WOMEN IN THE BOARD ROOM “Much ado about nothing” wrote William Shakespeare

WOMEN IN THE BOARD ROOM – You may have more in common with Sir Richard Branson than you realize.

The corporate “boredroom” of today and tomorrow has changed very little in contrast to that selfsame hallowed virile sanctuary of the past century. The corporate boardroom, like a good dinner party, should include an appropriate mix of men and women able to carry on an intelligent and meaningful discussion and/or conversation while maintaining the decorum of the occasion. Sadly, that is not what one would observe if one were a fly on the wall.

hsbc 007Masculine domination of FTSE 100 company boardrooms is a matter of record and any hope for meaningful and rapid change in that regard has to be infinitesimally small. If history is any teacher, were we able to increase the speed with which boardroom change has occurred in the past by even 15 percent, those of us who are 30 years of age and older will either be dead or retired long before anything of any significance occurs. The promised-land that so many women have been seeking is out there, but don’t look at the uppermost floor of the “Gherkin” and the other corporate towers that dot the London skyline and wish you were there. We are as intelligent, as strong and as capable as men but the fact of the matter is … men continue their stranglehold on corporate power like scared little boys trying to hold the tree fort until reinforcements arrive. It goes without saying that we meet and, more often than not, exceed the requirements incumbent upon any director or chairman of any board. Our question is this … do we really want to get involved in something that is tantamount to – borrowing shamelessly from noted social scientist Alvin Toffler – scrambling around for deck chairs on the Titanic?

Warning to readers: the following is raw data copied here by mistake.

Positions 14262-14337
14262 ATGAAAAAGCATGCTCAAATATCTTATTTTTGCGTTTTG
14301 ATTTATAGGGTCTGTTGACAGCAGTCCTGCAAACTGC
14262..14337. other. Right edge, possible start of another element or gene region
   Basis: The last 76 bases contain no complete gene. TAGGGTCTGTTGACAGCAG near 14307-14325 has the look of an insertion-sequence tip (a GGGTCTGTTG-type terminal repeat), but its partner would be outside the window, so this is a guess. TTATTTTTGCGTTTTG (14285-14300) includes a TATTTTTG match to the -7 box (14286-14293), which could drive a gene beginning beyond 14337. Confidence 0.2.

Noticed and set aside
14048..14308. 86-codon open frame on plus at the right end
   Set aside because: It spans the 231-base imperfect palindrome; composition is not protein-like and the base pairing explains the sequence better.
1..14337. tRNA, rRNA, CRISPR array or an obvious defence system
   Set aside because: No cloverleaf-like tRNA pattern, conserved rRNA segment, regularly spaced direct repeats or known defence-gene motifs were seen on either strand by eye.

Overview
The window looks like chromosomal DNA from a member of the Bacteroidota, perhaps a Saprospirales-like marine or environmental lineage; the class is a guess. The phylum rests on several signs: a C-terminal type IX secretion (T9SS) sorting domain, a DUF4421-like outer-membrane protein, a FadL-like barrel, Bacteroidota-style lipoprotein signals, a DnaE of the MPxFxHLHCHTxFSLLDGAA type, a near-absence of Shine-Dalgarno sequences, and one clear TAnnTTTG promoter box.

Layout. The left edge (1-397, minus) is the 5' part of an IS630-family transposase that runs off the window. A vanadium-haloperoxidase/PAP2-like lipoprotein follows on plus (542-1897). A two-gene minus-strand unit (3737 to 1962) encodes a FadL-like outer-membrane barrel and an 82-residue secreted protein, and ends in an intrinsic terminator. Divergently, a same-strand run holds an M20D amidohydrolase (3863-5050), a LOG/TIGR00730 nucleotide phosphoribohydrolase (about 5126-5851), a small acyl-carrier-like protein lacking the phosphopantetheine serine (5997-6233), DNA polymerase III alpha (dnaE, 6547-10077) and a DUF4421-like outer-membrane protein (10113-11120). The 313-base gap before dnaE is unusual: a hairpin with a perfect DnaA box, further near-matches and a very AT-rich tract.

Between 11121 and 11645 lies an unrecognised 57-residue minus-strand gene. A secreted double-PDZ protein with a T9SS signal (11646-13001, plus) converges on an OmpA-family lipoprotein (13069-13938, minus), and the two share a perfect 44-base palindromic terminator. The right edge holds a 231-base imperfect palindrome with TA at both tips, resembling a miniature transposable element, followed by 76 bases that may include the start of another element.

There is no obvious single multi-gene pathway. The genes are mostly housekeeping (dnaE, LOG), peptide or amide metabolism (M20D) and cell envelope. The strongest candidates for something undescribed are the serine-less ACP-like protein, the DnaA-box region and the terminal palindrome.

Now getting down to the numbers: many argue that if we get a 30% to 40% female-to-male mix in the boardroom, we’ve created something more appealing to women than having a candlelit dinner with Hugh Jackman. Our questions are (1) where did those numbers come from, and (2) are they realistic? Answers: (1) they were pulled out of thin air (in Norway maybe?), and (2) no. Currently both Lord Davies and the EU in Brussels, among others, appear to find such percentages attractive. After much debate between Jim and I, we are not convinced, however, that numbers – particularly arbitrary numbers – are even a partial solution to our ‘women-being-better-represented-at-the-top-of-business’ issues given the radical change that would be needed to make these numbers a reality. And numbers are no solution at all if the goal is to actually change the internal structure of the boardroom and business in general.